International Drug Policy Groups Evaluate The Global Impact of Drug Legalization
January 23, 2012 · By DFAF
Urging Nations to Uphold and Enhance Current Efforts to Prevent the Use, Cultivation, Production, Traffic, and Sale of Illegal Drugs
(St. Petersburg, FL) Significant groups from across the globe came together to evaluate the potential impact of drug legalization. This alliance of drug policy experts found that drugs are an enormous social problem and that the drug trade adversely affects the global economy and the viability of some countries that have become transit routes. In a position statement issued by the coalition titled Drug Legalization: An Evaluation of the Impacts on Global Society, they slammed those supporting drug legalization. (see Statement at www.itfsdp.org)
“National leaders have an obligation to protect their citizens against drugs and their harmful effects. This evaluation was conducted to facilitate a better understanding of the problems associated with drug misuse and addiction as well as other aspects surrounding drug policy. We hope to enlighten the public about the potential devastating impact of the actions of groups who are pushing to make dangerous drugs legal, easily available and socially acceptable. They have ignored international drug treaties and the innocent victims affected by drug use with their irresponsible actions,” said Calvina Fay, Executive Director of Drug Free America Foundation, Inc. (DFAF) and founder of the International Task Force on Strategic Drug Policy (ITFSDP).
Eric Voth, M.D., FACP, Chair of the Institute on Global Drug Policy (IGDP), stated “As a physician who sees the impact of drugs on the health of individuals, I know that the harm is with the drugs, not with drug control. Rightfully so, our policy stance is a hard-hitting admonishment against softening of drug policy and experimenting with the well-being of our societies.” David A. Gross, M.D., DFAPA, Chair of the International Scientific and Medical Forum on Drug Abuse (ISMFDA), added “While individuals certainly are entitled to their opinions about drugs, they are not entitled to make up the facts. Clearly, scientific evidence confirms that drugs, including marijuana, are harmful and, therefore, need to be controlled.”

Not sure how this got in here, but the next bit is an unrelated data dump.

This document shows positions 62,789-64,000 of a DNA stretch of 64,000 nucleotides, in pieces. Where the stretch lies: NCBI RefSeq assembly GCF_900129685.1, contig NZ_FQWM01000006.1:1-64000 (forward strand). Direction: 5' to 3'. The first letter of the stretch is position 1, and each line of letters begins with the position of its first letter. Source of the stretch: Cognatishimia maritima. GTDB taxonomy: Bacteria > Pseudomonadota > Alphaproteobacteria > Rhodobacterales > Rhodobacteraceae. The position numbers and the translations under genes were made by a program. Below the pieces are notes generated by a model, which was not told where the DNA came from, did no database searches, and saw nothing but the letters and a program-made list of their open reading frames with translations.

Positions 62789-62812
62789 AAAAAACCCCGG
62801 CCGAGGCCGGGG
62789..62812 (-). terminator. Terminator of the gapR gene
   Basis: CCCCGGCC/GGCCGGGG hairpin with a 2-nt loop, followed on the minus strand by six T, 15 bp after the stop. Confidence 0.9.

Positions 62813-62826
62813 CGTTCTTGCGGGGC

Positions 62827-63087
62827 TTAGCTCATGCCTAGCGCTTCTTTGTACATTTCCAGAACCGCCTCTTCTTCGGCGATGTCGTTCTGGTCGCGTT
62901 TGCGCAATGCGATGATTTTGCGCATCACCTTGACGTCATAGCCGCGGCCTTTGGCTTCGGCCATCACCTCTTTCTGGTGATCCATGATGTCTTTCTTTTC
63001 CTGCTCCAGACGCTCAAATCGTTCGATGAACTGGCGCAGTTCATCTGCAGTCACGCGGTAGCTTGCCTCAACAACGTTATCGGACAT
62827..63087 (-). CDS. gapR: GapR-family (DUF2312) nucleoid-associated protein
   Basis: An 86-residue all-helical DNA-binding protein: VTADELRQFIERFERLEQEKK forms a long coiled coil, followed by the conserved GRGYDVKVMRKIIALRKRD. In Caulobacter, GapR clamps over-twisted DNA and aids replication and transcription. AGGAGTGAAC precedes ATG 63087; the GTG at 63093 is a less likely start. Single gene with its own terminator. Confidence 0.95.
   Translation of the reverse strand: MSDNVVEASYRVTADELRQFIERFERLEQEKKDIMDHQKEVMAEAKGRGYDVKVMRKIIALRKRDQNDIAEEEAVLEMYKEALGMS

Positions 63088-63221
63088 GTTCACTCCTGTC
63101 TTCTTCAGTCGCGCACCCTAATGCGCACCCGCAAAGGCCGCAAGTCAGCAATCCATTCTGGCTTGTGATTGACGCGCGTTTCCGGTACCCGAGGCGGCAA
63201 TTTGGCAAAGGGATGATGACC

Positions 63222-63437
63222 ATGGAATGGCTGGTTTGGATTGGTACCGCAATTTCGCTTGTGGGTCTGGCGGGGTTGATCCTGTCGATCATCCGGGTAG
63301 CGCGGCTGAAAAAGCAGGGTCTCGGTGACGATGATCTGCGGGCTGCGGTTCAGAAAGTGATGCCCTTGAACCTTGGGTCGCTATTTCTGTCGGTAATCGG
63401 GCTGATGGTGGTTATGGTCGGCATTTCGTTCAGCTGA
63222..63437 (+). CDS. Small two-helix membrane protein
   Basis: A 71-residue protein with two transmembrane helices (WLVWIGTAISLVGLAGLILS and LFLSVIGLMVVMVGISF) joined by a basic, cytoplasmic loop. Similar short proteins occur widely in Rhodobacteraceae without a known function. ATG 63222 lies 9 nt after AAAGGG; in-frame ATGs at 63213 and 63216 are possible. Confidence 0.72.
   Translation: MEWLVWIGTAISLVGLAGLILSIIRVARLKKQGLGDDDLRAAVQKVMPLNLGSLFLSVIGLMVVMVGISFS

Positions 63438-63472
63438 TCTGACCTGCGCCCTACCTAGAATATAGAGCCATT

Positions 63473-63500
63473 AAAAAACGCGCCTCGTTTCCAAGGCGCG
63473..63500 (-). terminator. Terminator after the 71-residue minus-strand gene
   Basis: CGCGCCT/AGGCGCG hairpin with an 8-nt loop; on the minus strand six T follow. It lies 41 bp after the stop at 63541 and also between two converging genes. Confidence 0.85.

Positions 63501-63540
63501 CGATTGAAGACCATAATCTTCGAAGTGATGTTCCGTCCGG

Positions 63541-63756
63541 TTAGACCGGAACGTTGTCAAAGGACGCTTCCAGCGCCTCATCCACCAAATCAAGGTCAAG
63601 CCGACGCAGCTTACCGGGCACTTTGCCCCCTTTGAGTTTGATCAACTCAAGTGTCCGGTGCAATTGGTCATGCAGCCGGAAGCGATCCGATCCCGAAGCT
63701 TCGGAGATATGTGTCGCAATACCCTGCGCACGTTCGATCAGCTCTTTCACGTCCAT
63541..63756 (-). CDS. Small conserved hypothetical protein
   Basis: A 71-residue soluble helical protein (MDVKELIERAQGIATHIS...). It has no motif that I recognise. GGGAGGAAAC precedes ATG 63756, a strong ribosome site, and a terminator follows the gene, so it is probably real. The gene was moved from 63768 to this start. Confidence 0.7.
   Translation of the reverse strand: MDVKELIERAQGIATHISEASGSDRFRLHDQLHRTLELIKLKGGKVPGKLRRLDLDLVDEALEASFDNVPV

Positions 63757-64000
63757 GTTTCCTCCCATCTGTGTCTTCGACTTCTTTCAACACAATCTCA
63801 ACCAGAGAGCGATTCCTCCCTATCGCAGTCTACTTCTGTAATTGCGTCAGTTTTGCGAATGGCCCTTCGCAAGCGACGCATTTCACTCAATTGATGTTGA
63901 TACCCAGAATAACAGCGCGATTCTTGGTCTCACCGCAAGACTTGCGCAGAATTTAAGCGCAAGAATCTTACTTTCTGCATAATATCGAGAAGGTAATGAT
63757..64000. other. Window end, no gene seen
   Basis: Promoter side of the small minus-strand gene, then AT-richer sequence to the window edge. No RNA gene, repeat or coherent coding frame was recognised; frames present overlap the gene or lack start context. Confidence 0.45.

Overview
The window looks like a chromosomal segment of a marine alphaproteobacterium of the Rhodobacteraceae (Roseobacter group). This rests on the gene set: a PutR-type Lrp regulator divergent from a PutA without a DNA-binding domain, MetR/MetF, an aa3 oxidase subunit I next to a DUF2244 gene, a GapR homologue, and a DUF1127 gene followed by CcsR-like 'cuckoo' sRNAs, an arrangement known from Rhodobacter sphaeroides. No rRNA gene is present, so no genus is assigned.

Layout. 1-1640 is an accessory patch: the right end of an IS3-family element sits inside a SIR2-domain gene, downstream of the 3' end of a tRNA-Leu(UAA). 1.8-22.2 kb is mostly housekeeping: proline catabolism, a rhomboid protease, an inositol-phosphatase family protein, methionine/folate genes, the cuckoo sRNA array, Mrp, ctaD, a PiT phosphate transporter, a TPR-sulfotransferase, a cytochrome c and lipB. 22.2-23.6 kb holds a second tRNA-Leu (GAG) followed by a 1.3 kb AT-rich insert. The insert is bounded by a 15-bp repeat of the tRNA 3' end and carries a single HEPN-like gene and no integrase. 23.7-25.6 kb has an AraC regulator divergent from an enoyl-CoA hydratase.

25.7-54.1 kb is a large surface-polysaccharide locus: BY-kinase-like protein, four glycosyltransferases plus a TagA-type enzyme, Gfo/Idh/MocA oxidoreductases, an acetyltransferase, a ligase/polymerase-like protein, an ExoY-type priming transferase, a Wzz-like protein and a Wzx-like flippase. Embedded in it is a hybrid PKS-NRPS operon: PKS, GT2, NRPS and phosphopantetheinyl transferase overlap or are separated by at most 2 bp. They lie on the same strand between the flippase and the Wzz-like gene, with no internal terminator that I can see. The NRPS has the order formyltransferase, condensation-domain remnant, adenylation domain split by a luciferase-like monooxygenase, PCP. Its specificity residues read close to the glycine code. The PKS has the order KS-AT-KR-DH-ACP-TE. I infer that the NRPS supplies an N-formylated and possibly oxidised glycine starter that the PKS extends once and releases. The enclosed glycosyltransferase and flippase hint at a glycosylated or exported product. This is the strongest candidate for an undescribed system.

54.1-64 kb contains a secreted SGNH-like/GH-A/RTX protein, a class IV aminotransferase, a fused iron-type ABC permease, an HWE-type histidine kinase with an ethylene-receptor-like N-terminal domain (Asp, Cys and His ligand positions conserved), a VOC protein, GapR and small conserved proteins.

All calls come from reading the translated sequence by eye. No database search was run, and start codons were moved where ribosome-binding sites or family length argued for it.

Referencing a self-proclaimed “commission” that has recently engaged in media campaigns calling for the legalization of marijuana, Sven-Olov Carlsson, International President of the World Federation Against Drugs (WFAD) stated “We know from research that those who use cannabis run a much higher risk to start using other illegal drugs when compared to non-users. Just recently a study covering nearly 30,000 teenagers in France, published in the Journal of Addictive Behaviors, made this very clear. Therefore, the proposal from the Global Commission to legalize cannabis is careless, unbalanced and against all good judgment. Instead, we all need to get better at preventing young people from starting to use cannabis altogether. Not because it is the easy way to go, but because it is the necessary way to go if we want to raise public health standards in the world.”
“This position statement emphasizes the critical need to defend what is most important in the world today: the rights of children, families, communities and nations throughout the world to develop fully without the impediment and oppression of drugs. The importance of these basic human rights allow for the realization and fulfillment of all human beings and the communities in which we live,” stated Alejandro Vassilaqui, Executive Director of CEDRO in Peru and President of the Drug Prevention Network of the Americas (DPNA)
DFAF is an international drug policy organization promoting effective sound drug policies, education, and prevention www.dfaf.org. ITFSDP is a network that supports drug demand reduction and works to stem illicit drug use and trafficking www.itfsdp.org. IGDP and ISMFDA are comprised of physicians, researchers, and drug policy experts and produce The Journal of Global Drug Policy www.globaldrugpolicy.org. WFAD is a multilateral community of non-governmental organisations and individuals advocating a drug-free world www.wfad.se. DPNA is a coalition that promotes effective drug demand reduction programs and policies in the Americas www.dpna.org .